Table 1
Follow-up recommendation in soft tissue sarcoma
 
Recommendation
Time-line
After radical treatment of sarcoma in stage IA-IB (low-grade/G1)
H&P (rule out local relapse!) every 3–6 months for 2–3 years; annually thereafter.
Consider baseline CT/MRI or ultrasound at 6 months after surgery.
In retroperitoneal and intraperitoneal sarcomas, abdominal/pelvic CT every 6 months (for the first 2–3 years), then once a year. In other cases, imaging studies only when clinically indicated.
Chest X-ray every 6–12 months, if metastatic nodules are suspected—perform chest CT.
Mandatory to educate patients about self-examination
Every 3–6 months for 2–3 years; annually thereafter (more than 10 years of follow-up after radiotherapy)
After radical treatment of sarcoma in stage II-III (G2/3) or after lymph node dissection
H&P (rule out local relapse!)
Ultrasound—optional, but no more than once a year. Consider baseline CT/MRI or ultrasound at 6 months after surgery. In retroperitoneal and intraperitoneal sarcomas, abdominal/pelvic CT every 6 months (for the first 2–3 years), then once a year. In other cases, imaging studies only when clinically indicated. Chest X-ray or chest CT every 3-6 months.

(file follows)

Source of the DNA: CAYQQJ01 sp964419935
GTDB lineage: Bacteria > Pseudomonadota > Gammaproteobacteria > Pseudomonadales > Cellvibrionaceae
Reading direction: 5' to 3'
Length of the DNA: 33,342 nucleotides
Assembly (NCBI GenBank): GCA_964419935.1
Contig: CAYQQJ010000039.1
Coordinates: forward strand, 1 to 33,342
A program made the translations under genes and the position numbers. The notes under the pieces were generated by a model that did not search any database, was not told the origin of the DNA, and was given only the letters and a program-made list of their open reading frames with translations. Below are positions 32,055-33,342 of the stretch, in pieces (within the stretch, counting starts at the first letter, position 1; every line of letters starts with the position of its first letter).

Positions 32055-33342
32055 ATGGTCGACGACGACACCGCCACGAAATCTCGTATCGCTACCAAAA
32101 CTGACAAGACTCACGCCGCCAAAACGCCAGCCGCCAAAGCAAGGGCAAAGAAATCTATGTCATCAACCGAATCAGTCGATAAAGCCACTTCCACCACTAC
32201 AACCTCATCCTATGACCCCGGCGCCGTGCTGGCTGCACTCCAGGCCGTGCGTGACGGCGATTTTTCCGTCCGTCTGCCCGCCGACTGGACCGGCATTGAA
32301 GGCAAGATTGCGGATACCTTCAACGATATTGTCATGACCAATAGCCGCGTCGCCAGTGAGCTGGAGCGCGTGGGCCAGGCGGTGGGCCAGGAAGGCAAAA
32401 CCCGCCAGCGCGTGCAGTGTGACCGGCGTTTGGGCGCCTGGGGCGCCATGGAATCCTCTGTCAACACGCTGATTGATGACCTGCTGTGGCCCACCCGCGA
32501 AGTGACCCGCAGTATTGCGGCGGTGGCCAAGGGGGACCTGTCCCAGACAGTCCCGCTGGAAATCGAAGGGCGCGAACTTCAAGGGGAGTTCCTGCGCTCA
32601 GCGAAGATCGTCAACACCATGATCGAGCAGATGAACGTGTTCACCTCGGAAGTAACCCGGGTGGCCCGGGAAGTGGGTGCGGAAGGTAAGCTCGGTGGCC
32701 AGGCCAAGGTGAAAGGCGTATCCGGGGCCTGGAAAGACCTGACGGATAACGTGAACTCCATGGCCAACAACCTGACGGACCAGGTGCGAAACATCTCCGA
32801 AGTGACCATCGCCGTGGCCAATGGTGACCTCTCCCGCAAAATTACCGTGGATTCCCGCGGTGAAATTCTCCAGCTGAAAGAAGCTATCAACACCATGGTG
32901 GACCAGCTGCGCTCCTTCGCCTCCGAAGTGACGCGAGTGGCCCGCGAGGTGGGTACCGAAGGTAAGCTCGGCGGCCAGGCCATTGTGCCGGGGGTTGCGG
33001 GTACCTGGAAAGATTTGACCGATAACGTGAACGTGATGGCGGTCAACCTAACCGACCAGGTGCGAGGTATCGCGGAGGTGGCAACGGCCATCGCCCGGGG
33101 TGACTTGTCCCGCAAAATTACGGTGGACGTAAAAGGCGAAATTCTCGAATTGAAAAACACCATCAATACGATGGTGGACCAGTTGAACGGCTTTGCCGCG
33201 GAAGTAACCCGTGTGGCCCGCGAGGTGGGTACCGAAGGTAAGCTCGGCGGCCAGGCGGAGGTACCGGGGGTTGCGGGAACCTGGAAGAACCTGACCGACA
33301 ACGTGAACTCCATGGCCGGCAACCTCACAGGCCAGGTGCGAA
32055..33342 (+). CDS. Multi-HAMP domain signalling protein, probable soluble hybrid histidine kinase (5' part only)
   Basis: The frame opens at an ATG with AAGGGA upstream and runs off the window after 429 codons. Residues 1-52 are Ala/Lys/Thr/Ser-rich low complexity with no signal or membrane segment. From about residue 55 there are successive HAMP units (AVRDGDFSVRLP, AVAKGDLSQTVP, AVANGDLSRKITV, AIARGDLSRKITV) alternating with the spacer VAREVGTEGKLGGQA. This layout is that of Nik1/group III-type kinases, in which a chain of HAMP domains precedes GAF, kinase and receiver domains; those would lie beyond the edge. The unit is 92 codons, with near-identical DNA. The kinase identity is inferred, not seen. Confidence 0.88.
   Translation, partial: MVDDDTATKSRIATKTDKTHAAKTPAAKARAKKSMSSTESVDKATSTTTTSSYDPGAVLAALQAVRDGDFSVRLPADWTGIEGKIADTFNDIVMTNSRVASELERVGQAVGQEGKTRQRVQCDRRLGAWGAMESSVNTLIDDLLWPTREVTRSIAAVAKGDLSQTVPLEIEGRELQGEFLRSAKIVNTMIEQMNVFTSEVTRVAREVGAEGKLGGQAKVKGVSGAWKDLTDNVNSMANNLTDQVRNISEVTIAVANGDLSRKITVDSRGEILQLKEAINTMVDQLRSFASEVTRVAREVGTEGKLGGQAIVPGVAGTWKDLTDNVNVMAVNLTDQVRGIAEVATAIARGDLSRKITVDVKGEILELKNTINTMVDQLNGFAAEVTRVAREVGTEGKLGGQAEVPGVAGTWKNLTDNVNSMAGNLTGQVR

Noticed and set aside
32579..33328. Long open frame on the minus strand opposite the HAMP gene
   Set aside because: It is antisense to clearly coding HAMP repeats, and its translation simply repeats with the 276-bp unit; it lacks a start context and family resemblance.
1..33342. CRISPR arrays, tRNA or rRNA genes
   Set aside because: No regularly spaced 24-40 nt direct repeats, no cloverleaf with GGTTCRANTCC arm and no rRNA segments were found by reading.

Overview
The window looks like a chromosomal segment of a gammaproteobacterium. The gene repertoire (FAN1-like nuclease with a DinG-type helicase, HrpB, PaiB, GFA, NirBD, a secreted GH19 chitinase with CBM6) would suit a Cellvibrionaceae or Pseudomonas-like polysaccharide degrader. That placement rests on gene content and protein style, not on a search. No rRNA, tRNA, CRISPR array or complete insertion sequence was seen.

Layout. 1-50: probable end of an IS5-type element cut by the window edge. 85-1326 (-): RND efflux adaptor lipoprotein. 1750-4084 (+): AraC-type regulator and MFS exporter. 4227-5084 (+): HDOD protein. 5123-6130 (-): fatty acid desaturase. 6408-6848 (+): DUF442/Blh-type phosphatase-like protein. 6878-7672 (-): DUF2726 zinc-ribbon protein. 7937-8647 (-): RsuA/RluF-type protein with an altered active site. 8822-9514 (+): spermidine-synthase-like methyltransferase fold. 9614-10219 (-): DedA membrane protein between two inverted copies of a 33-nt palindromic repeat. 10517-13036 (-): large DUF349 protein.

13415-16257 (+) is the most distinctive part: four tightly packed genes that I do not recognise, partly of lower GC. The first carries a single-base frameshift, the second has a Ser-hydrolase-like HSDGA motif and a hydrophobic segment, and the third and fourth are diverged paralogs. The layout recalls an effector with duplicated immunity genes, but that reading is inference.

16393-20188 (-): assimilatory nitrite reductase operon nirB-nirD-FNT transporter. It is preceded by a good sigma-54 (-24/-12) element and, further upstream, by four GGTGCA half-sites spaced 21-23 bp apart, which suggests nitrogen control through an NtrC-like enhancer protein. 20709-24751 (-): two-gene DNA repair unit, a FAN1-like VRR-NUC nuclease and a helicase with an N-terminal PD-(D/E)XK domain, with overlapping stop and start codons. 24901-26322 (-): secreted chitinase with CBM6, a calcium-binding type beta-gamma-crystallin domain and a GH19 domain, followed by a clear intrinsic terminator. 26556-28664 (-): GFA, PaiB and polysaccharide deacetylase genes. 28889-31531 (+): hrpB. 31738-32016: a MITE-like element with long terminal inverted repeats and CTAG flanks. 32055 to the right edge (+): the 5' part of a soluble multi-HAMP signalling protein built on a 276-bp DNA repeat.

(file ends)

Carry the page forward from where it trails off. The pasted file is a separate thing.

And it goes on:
Mandatory to educate patient about self-examination
Every 3–6 months for 2–3 years; then every 6–12 months for 3 years; and annually thereafter
After treatment of disease dissemination (stage IV)
The assessment of metastatic (target) lesions on CT or MRI
An individual plan of follow-up visits
CT computed tomography, MRI magnetic resonance imaging
The only randomized trial evaluating the intensity and pattern of follow-up after surgery for extremity sarcomas [23] showed that inexpensive imaging with chest X-rays detected the majority of disease recurrences without deleterious effects on patient survival. It did not give a definitive answer about the recommended frequency of follow visits: 3-monthly versus 6-monthly intervals. Notably, almost 90 % of local recurrences were identified by patients based on self-examination.
Routine blood tests or other serum markers are not effective in the detection of disease dissemination or local recurrence [18]. If tumor localization is inaccessible to physical examination (retroperitoneal and intraperitoneal locations), then it is justified to perform imaging for early detection of recurrent disease. The study of choice in these cases is contrast-enhanced CT. The role of positron emission tomography (PET) in STS is not well established.